Show Less
Restricted access

Of Empire and the City

Remapping Early British Cinema

Series:

Maurizio Cinquegrani

This book explores the cinematic representation of the city in British film from 1895 to 1914, featuring depictions of London, Glasgow, Dublin, Delhi and other British colonial cities. The author argues that the films are not only an invaluable record of the economic, social and cultural life of these cities but also that the spatial organization of these urban areas, and the cinematic representations of them, were shaped by the ideology and activity of imperialism. The pioneer camera operators who made these early films often put forward an imperialist ideology by paying particular attention to the cinematic representation of monumental and ceremonial spaces, modern communication and transport within the city and between the city and the empire. Of Empire and the City establishes connections between these cities and their cinematic representation by means of continuous motifs and themes, including modernity, Orientalism, spectatorship and the imperial subject. The book makes a unique contribution to studies of early film, British urban history and the history of the British Empire.
«This is a highly original and genuinely groundbreaking piece of scholarship on early British cinema. Very little work on this subject to date has sought to contextualise films of the 1890s and 1900s within the broader field of the history of imperialism. Cinquegrani's book systematically corrects this ‘blind spot’, and in its use of a wide range of ideas and methodologies […] it offers a compelling new model for future scholarship on British cinema of the silent era.» (Dr Jon Burrows, Associate Professor, Department of Film and Television Studies, University of Warwick)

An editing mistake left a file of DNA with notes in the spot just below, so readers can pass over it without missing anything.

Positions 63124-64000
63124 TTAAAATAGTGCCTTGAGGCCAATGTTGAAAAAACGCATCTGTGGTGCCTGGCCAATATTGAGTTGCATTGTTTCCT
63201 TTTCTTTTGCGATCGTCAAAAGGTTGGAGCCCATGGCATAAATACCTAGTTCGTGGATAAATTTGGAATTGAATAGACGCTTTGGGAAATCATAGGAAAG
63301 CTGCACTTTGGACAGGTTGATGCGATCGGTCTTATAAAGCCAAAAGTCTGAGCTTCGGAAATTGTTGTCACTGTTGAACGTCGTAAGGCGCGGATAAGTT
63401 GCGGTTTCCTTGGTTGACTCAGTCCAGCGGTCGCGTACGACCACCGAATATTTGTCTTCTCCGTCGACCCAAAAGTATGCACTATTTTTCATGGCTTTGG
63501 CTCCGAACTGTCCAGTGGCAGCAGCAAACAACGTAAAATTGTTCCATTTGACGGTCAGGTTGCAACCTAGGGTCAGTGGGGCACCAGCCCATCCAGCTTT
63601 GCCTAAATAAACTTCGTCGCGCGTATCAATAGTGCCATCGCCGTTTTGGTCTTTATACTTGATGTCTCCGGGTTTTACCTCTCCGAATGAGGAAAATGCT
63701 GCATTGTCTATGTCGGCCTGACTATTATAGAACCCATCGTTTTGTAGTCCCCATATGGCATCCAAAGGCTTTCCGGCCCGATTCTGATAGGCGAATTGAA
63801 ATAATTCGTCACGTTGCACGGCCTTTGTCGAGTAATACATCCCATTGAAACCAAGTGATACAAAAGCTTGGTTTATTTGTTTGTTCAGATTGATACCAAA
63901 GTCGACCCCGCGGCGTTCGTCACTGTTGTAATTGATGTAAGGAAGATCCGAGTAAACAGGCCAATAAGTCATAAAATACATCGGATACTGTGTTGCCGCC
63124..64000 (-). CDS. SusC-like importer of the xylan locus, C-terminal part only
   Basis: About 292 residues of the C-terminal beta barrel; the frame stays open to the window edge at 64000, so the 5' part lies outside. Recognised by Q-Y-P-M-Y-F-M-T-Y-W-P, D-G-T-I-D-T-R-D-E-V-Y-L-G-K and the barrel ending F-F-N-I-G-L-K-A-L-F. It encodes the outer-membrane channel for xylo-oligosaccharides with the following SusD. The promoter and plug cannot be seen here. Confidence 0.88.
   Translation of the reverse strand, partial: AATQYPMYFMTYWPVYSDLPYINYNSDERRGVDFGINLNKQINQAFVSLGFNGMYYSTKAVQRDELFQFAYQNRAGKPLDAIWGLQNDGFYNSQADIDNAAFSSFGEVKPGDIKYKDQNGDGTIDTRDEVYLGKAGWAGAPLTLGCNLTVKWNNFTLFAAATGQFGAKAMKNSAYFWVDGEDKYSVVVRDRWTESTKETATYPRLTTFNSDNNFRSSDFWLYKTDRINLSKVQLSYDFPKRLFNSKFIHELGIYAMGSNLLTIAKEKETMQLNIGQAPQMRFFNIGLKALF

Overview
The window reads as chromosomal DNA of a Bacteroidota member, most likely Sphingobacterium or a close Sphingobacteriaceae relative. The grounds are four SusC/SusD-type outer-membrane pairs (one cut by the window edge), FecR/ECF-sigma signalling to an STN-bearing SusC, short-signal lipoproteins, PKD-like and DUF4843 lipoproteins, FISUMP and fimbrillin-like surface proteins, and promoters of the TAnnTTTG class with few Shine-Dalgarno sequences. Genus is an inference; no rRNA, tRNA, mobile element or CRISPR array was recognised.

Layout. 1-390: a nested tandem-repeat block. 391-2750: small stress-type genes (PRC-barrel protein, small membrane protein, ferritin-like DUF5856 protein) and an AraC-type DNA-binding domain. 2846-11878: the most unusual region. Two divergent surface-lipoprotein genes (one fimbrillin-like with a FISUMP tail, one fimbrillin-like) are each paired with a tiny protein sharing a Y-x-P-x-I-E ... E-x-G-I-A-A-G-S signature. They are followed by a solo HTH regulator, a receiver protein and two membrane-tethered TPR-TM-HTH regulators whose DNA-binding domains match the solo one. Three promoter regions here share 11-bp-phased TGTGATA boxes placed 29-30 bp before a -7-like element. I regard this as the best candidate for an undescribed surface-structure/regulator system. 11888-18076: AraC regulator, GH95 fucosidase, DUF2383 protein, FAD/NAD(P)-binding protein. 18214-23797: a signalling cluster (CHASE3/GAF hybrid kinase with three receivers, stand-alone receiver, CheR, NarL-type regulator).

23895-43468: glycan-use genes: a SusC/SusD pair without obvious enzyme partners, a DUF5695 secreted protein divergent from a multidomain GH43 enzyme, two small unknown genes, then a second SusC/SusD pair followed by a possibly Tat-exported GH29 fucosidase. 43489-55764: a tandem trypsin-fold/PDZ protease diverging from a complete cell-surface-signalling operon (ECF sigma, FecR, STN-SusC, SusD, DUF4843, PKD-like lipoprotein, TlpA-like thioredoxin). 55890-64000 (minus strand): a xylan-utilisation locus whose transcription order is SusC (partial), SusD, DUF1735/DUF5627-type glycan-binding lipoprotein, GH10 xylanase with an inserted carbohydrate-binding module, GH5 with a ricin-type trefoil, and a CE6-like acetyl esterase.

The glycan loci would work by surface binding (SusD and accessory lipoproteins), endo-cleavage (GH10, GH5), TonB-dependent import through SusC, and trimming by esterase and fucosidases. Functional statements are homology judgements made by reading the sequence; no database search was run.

Show Summary Details
Restricted access

Chapter 3: Cinematic Empire: Seaside, Industry and Trade

Extract

← 114 | 115 → CHAPTER 3

Cinematic Empire: Seaside, Industry and Trade

Where further contrasts between the grandiose and the squalid are revealed and we learn that accumulating vast wealth does not protect a city from becoming ugly.

In the late 1880s, William Friese-Greene, Mortimer Evans and Frederick Varley created a camera which could take up to four or five pictures per second, too low a frequency rate for an illusion of motion but nevertheless a significant step towards the invention of the cinematograph. In 1888, Friese-Greene improved his camera and filmed a street scene in Brighton photographed at ten frames per second on oil-soaked paper.1 At about the same time, Louis Le Prince was filming his short scene showing the traffic on Leeds Bridge. British industrial and provincial towns were indeed among the earliest subjects of films, and continued to be a recurrent landscape in non-fiction films produced in Britain until the start of the First World War. This chapter investigates the cinematic image of English cities and, in particular, draws attention to their imperial connection and iconography. If London was the political centre governing the colonies, England’s industrial and mercantile cities such as Liverpool and Manchester expressed the economic aims of imperialism. Paradigms of urban life, they hold key positions on the map of turn-of-the-century Britain as places characterized by exceptional industrial dynamism and urban modernity.

← 115 | 116 → According to Richard Sennett, the increasingly anonymous experience of social life in the great...

You are not authenticated to view the full text of this chapter or article.

This site requires a subscription or purchase to access the full text of books or journals.

Do you have any questions? Contact us.

Or login to access all content.